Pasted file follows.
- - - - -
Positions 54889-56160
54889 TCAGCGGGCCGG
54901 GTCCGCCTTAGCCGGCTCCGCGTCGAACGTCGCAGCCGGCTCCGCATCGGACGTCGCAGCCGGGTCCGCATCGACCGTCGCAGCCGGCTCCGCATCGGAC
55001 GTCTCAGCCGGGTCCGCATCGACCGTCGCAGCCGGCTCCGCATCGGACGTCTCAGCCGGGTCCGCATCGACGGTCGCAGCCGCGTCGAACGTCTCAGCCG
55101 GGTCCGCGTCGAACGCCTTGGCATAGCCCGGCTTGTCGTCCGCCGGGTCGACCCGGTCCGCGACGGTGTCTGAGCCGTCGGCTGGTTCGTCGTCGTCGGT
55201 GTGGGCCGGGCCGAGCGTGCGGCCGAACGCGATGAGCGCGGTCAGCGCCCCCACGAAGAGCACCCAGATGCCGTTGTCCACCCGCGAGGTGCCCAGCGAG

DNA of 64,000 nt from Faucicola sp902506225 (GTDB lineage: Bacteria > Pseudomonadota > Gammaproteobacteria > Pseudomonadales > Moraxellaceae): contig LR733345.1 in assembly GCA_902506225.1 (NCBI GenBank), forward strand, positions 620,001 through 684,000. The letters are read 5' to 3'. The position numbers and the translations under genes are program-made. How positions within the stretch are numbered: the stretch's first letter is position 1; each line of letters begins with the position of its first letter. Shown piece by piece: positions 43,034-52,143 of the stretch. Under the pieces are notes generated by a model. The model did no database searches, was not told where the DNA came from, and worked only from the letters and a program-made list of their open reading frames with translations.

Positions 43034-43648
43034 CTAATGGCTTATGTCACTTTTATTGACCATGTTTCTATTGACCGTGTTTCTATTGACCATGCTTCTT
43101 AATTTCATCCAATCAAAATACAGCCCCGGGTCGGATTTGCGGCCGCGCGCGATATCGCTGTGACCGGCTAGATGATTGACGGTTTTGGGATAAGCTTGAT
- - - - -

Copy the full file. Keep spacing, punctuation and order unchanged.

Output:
Positions 54889-56160
54889 TCAGCGGGCCGG
54901 GTCCGCCTTAGCCGGCTCCGCGTCGAACGTCGCAGCCGGCTCCGCATCGGACGTCGCAGCCGGGTCCGCATCGACCGTCGCAGCCGGCTCCGCATCGGAC
55001 GTCTCAGCCGGGTCCGCATCGACCGTCGCAGCCGGCTCCGCATCGGACGTCTCAGCCGGGTCCGCATCGACGGTCGCAGCCGCGTCGAACGTCTCAGCCG
55101 GGTCCGCGTCGAACGCCTTGGCATAGCCCGGCTTGTCGTCCGCCGGGTCGACCCGGTCCGCGACGGTGTCTGAGCCGTCGGCTGGTTCGTCGTCGTCGGT
55201 GTGGGCCGGGCCGAGCGTGCGGCCGAACGCGATGAGCGCGGTCAGCGCCCCCACGAAGAGCACCCAGATGCCGTTGTCCACCCGCGAGGTGCCCAGCGAG

DNA of 64,000 nt from Faucicola sp902506225 (GTDB lineage: Bacteria > Pseudomonadota > Gammaproteobacteria > Pseudomonadales > Moraxellaceae): contig LR733345.1 in assembly GCA_902506225.1 (NCBI GenBank), forward strand, positions 620,001 through 684,000. The letters are read 5' to 3'. The position numbers and the translations under genes are program-made. How positions within the stretch are numbered: the stretch's first letter is position 1; each line of letters begins with the position of its first letter. Shown piece by piece: positions 43,034-52,143 of the stretch. Under the pieces are notes generated by a model. The model did no database searches, was not told where the DNA came from, and worked only from the letters and a program-made list of their open reading frames with translations.

Positions 43034-43648
43034 CTAATGGCTTATGTCACTTTTATTGACCATGTTTCTATTGACCGTGTTTCTATTGACCATGCTTCTT
43101 AATTTCATCCAATCAAAATACAGCCCCGGGTCGGATTTGCGGCCGCGCGCGATATCGCTGTGACCGGCTAGATGATTGACGGTTTTGGGATAAGCTTGAT